Banded Banner (Pyrrhogyra neaerea)

It often settles on vegetation just out of reach several feet off the ground, adding to the difficulty. Others, like this Claudina Crescent (Tegosa claudina), are easy to approach and will rest with open wings inviting a photograph.

Claudina Crescent (Tegosa claudina)

A more familiar butterfly is the Soldier (Danaus eresimus), relative to the famous Monarch. A robust flier, it frequently zigzagged over the open reeds.

Soldier (Danaus eresimus)

Perhaps the commonest butterfly of all, the Scarlet Peacock (Anartia amathea), flitted between the shrubs.

Scarlet Peacock (Anartia amathea)

Easily overlooked on account of its sheer abundance, it is nonetheless beautiful.

As the rising sun becomes unbearable I retreat to the tree line. In the mangroves I have previously seen the beautiful Lysippus Metalmark (Riodina lysippus),

Lysippus Metalmark (Riodina Lysippus)

a species I have also seen on the edge of the Icacos Swamps and I wonder what new species are in the mangroves now, just out of reach until later in the year. For now I am content to explore a strip of secondary forest.

Here shade lovers, like this Gold-bordered Hairstreak (Rekoa Palegon), rest on leaves or play in the shafts of sunlight streaming through the trees.

Gold-bordered Hairstreak (Rekoa palegon)

Many hairstreaks  have a surprisingly stunning metallic blue inner-wing in contrast to their sometimes dull under-wing. You can barely detect it as one flies off. More obvious is the dazzling blue of the well known Emperor or Common Morpho (Morpho helenor).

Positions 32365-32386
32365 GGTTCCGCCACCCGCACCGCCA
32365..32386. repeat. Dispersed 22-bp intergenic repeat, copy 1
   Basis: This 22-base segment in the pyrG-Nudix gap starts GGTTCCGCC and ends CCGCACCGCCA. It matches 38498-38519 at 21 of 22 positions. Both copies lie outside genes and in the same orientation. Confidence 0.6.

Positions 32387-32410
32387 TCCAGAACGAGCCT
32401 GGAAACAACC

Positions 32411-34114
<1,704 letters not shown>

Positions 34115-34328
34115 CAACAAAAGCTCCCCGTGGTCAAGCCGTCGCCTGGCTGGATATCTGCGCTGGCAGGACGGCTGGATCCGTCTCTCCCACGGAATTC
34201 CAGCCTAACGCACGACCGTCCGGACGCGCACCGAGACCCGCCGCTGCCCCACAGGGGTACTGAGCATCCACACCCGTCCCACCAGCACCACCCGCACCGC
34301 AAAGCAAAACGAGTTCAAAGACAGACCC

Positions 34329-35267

Common Morpho (Morpho helenor)

Frequently seen flying in the gloom of forests with their characteristic dipping flight, they also have stunning undersides with large owl-eyes to frighten predators. Morphos feed on the juices of fruits instead of flowers. So too does this Orange Banner (Temenis laothoe) which when at rest I have always seen with one wing slightly out of line with the other.

Orange Banner (Temenis laothoe)

But for my favorite butterfly, also a fruit juice-sucker, I would have to wait until later in the day. In the evening the Satyrs emerge. They love dark and damp areas, staying close to the ground and are mostly brown and unattractive. However amongst this group is the Hyalinus Pierella (Pierella Hyalinus).

Hyalinus Pierella (Pierella Hyalinus)

Its uniquely extended lower wing and slow flight gives it a ghostly appearance in the gloom of evening. But the delicate marking on its under-wing masks its true beauty – a stunning iridescent inner wing, visible for a second as it alights on the ground (though not as blue as it appears in this photo).

Hyalinus Pierella (Pierella Hyalinus)

I doubt the residents of Rousillac would have ever thought that such jewels exist in the small strip of bush circling the swamp. Frequently burnt, polluted and hunted, it is a phenomena repeated throughout Trinidad and Tobago. But the expressions of surprise I hear from people; “You find THAT in the swamp?” tells of the potential in us all to really learn to appreciate what we have here on our islands if given the opportunity.